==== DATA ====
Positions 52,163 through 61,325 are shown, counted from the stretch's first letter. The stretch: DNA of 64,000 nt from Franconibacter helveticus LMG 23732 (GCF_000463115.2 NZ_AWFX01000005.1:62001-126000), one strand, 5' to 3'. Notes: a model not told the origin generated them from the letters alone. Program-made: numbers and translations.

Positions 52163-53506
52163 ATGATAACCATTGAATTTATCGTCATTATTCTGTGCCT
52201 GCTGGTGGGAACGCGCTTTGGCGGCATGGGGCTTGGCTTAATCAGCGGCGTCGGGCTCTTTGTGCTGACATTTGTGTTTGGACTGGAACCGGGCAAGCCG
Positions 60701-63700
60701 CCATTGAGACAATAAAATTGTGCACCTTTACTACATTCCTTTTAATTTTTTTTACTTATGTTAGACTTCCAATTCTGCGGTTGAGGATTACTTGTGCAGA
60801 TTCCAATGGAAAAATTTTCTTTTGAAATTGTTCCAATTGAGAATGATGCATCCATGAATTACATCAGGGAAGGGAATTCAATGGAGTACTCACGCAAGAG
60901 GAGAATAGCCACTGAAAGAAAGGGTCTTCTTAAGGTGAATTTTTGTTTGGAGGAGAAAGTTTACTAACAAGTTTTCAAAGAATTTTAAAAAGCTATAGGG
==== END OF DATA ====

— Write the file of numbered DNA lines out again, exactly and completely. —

Positions 52,163 through 61,325 are shown, counted from the stretch's first letter. The stretch: DNA of 64,000 nt from Franconibacter helveticus LMG 23732 (GCF_000463115.2 NZ_AWFX01000005.1:62001-126000), one strand, 5' to 3'. Notes: a model not told the origin generated them from the letters alone. Program-made: numbers and translations.

Positions 52163-53506
52163 ATGATAACCATTGAATTTATCGTCATTATTCTGTGCCT
52201 GCTGGTGGGAACGCGCTTTGGCGGCATGGGGCTTGGCTTAATCAGCGGCGTCGGGCTCTTTGTGCTGACATTTGTGTTTGGACTGGAACCGGGCAAGCCG
Positions 60701-63700
60701 CCATTGAGACAATAAAATTGTGCACCTTTACTACATTCCTTTTAATTTTTTTTACTTATGTTAGACTTCCAATTCTGCGGTTGAGGATTACTTGTGCAGA
60801 TTCCAATGGAAAAATTTTCTTTTGAAATTGTTCCAATTGAGAATGATGCATCCATGAATTACATCAGGGAAGGGAATTCAATGGAGTACTCACGCAAGAG
60901 GAGAATAGCCACTGAAAGAAAGGGTCTTCTTAAGGTGAATTTTTGTTTGGAGGAGAAAGTTTACTAACAAGTTTTCAAAGAATTTTAAAAAGCTATAGGG